Posted on February 04, 2014 by Janet Steinberg
Key West Icons: A Saloon keeper, a writer, and a President

Key West, Florida is many things to many people.

This Southernmost Point in the continental United States (only 90-miles from Cuba) is a place where pirates once preyed and presidents once played. It is a place where straight meets gay, where drunk drinks with sober. lt is Caribbean and continental, traditional and avant garde. It is Mallory Square Pier where the local Conch people, the visitor, the juggler, the belly dancer, and the mime, all gather for nature's nightly spectacular…a fiery sunset when that great orange ball seems to drop off the edge of the universe.

But for me, Key West is best remembered for three salty characters that made a permanent place in the city's history…a saloon keeper…a writer…and a president.

THE SALOON KEEPER: Joe Russell is a name you may not recognize, but I'm sure you've heard of "Sloppy Joe's", a bar that was born on December 5, 1933, the day prohibition ended.

Joe Russell was the original proprietor of a bar named the "Blind Pig", located in a rundown building that Russell leased for three dollars a week. Upon addition of a dance floor, the name was changed to the "Silver Slipper". It was a shabby, uncomfortable saloon where good friends gathered for gambling, fifteen-cent whiskey, and ten-cent shots of gin.

Ernest Hemingway, Joe's friend and a favorite patron of Russell's bar, suggested that Joe change the name of the bar to Sloppy Joe's. The new name was adopted from Jose Garcia's Rio Havana Club that sold liquor and iced seafood. Because the floor was always wet with melted ice, his patrons taunted this Spanish Joe with running a sloppy place…and the name stuck.


Sloppy Joe's is by no means sloppy. It is a well-oiled operation that gives humongous portions of food and drink at acceptable prices. Our order of Havana Nachos (tortilla chips, topped with jalapenos, tomatoes, black olives, black beans, cheddar and jack cheese, served with sour cream, salsa and Sloppy Joe mix was meant to be an appetizer. One order turned out to be lunch for two. A SINGLE ORDER OF HAVANA NACHOS...ENOUGH FOR TWO

Don't leave without trying a Sloppy Rita, (named the best Margarita in Florida) or a "Frozen Pain in the Ass". I don't know what that Rum Runner and Pina Colada drink tastes like, but its name intrigues me.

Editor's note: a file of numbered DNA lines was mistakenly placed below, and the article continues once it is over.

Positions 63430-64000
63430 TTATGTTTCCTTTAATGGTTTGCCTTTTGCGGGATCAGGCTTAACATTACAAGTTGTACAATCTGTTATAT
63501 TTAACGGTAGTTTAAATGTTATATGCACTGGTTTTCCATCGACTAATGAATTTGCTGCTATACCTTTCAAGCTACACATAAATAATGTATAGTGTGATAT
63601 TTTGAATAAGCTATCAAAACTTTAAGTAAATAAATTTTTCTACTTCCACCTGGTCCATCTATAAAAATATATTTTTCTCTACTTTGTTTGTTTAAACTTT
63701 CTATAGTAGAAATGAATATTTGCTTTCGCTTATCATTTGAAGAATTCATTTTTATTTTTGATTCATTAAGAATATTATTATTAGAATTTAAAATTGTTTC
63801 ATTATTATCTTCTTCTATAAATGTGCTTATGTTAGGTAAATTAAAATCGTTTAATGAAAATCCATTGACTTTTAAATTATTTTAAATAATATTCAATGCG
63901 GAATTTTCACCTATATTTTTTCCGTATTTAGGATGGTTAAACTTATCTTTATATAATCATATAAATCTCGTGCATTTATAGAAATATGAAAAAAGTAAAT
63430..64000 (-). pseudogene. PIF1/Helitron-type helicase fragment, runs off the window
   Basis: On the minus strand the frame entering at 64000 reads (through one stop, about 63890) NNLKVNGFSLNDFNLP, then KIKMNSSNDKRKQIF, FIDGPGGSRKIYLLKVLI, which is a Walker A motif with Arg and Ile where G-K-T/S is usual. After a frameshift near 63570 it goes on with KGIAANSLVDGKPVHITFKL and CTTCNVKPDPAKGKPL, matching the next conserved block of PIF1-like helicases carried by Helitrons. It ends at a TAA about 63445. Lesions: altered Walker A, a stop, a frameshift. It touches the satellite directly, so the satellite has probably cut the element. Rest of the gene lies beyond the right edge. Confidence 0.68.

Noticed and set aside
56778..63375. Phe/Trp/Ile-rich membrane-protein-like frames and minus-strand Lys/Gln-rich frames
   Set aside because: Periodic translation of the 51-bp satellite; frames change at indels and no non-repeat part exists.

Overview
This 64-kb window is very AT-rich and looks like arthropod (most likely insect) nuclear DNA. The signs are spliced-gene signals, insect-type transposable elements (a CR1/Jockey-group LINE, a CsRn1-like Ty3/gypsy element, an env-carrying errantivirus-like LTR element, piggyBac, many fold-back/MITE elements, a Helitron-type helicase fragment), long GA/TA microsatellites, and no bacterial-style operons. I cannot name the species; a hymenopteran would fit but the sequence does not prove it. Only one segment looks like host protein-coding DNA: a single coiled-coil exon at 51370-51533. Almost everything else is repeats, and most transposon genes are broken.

THE WRITER: "Papa" Hemingway, the first important writer to discover and make Key West his home, arrived there in 1928 when he was working on "A Farewell to Arms". lt was in Key West that he penned most of his great novels including "For Whom the Bell Tolls", "To Have and Have Not" and "The Macomber Affair".

Today, visitors can tour the National Historic Landmark that was the home of Pulitzer Prize winner Ernest Hemingway. Several items of the property are of particular note. A replica of the ceramic cat sculpture, given to the cat-loving "Papa" Hemingway by his friend Picasso, sits atop a chest.

A discarded Sloppy Joe's urinal, given to Hemingway by his good friend Joe Russell (owner of Hemingway's hang-out joint "Sloppy Joes"), was turned into what must be the most famous feline watering hole in the world. An old Spanish olive jar forms the top of the fountain. The trough that forms the base of the fountain is the above-mentioned urinal. Hemingway's then-wife Pauline surrounded the trough with colorful tiles in an attempt to disguise its true identity.

Also noteworthy is a penny embedded in the poolside patio. Having paid $20,OOO for the first swimming pool built in Key West (in the late 1930's), Hemingway took a penny from his pocket, pressed it into the wet cement of the surrounding patio. Hemingway then told his wife: "Well, you might as well take my last cent." The wife, Hemingway's second of four, was ultimately divorced. The poolside penny remains.

A living memorial to the late author has also been preserved at his Spanish- colonial mansion. Approximately 40-50 polydactyl (six-toed) cats, descendants of the nearly 50 cats who lived there with "Papa", still call 907 Whitehead Street home.

ernest hemingway

THE PRESIDENT: Harry Truman's Little White House, one of the most historic places in South Florida, initially served as the command headquarters during the Spanish American War. In 1890, the U.S. Navy built an 8700-square-foot home on the waterfront to house the base commander and paymaster.


From 1946 to 1952, this country's 33rd president Harry S. Truman used the house 175 days as both a retreat and functioning White House. It was while at the Little White House that President Truman enacted a Civil Rights Executive Order. In addition to Truman, the Little White House also served as a Presidential retreat for U.S. Presidents Taft, Eisenhower, Carter, Kennedy, and Clinton. Today, the Harry S. Truman Little White House is one of our county's most significant historical sites and Florida's only Presidential Museum.

When you step inside this comfy, unpretentious, wooden two-story home, you feel as if you are an invited guest, coming to share a meal, listen to a great fishing story, play a game of poker at the round rattan poker table, or hear about the important events impacting our country.


The furnishings in the home are largely the original furnishings used by Harry, Bess, and Margaret Truman. The presidential crystal, the red chintzy fabrics, and the upright piano are still there. On the wall is one display of White House Christmas Ornaments and another is a display with photos of Key West's #1 Tourist. And on that famous mahogany desk is a large green blotter, an ink pen and inkwell, and that famous sign "The BUCK STOPS here!"


JANET STElNBERG is the winner of 38 national Travel Writer Awards and an lnternational Travel Consultant with The Travel Authority in Mariemont, Ohio

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